By Benjamin St. Jacques
Your home’s gutters are designed for one purpose: to direct water away from your home’s foundation. If you want your gutters to do their job properly, they you need to do your part to keep them in good repair. Luckily, most common gutter problems are easy and inexpensive for homeowners to fix themselves. Here are five gutter problems you’re most likely to come across and some simple solutions to avoid hiring a gutter professional.
This is the most common problem of all. Left untended, gutters and downspouts can get really clogged with leaves, twigs, and debris. The next thing you know, water backs up, spills over the side, and pools around the foundation of your home — exactly where you don’t want it.
To prevent buildup, clean your gutters at least twice a year, with additional checks after big storms. You can clean your own gutters if you’re comfortable on a ladder, don’t mind getting wet and dirty, and don’t have an extremely tall house. Simply climb up the ladder, dig out the muck using a small shovel or your hands (wear gloves), then use a hose to flush the gutters and ensure everything is running smoothly.
If your gutters are sagging or pulling away from the roof, then check the hangers, the hardware that secures the gutters to your house. They might have become weak, gotten loose, or they’re simply spaced too far apart. It’s a cheap and easy fix. Hangers cost about $10 each at your local hardware store and can be attached with nails or screws.
Sometimes your gutter will develop leaks, usually near the joints. First, make sure the gutters and downspouts are properly fitted into the joint. These areas are prone to misalignment over time. If that doesn’t fix the problem, then you can caulk the inside of the joint with gutter sealant. A tube of gutter sealant costs about $5. Small holes can be filled with gutter sealant as well.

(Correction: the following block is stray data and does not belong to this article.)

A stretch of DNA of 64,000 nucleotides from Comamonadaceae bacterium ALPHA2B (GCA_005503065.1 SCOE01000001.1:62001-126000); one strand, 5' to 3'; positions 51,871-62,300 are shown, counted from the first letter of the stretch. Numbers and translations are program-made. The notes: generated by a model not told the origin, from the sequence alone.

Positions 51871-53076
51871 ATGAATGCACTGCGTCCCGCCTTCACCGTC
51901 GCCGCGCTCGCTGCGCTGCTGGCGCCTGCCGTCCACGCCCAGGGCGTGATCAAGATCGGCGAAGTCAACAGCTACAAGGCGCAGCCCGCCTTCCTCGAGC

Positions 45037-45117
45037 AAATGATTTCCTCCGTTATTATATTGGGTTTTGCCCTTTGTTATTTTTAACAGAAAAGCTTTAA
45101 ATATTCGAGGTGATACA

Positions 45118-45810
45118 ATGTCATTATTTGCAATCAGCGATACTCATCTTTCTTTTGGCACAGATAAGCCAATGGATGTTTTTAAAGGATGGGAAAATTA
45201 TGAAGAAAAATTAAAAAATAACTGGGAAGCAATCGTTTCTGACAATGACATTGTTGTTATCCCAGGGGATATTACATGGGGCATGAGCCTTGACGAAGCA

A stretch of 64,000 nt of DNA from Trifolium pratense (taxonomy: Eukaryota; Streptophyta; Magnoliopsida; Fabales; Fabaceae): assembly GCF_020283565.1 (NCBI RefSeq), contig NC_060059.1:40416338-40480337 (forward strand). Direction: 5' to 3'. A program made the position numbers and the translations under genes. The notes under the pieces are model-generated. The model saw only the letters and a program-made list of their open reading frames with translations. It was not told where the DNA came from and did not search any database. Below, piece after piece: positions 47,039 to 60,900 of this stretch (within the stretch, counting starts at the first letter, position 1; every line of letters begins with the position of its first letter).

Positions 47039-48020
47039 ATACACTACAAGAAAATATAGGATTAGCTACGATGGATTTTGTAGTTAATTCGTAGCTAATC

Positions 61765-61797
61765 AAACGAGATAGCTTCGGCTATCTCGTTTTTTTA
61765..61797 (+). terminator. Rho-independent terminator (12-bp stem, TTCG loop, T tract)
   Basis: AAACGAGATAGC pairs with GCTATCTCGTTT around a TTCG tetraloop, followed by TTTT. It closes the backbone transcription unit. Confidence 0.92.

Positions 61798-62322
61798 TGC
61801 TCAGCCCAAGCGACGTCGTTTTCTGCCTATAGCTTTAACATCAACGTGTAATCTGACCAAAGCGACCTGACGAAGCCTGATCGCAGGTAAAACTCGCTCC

Downspouts Draining Too Close
Downspouts need to extend several feet from your house, or you run the risk of water seeping into your home or damaging the foundation. You can pick up gutter extensions for less than $20 apiece and screw them onto your downspouts. It’s an easy and effective way to direct the water where you want it to go.
Improper Gutter Pitch
Your gutters should be on a slight decline toward your downspouts — about a quarter-inch to 1 inch of descent for every 10 feet of roof. That descent is what’s known as the pitch. If you look in your gutters and see standing water, that means the pitch is off. There are a few ways to correct this. First, check with gutter for any sags or weakened areas. Replacing a few hangers may solve the problem. If the gutters seem to be in good shape, then you can bend the hangers by hand to increase or decrease the pitch in the appropriate areas.
Your gutters are your first line of defense when it comes to protecting the structural integrity of your house. Routine inspection and maintenance goes a long way in preventing bigger problems in the future.
Images used with permission, courtesy of www.dreamstime.com and www.shutterstock.com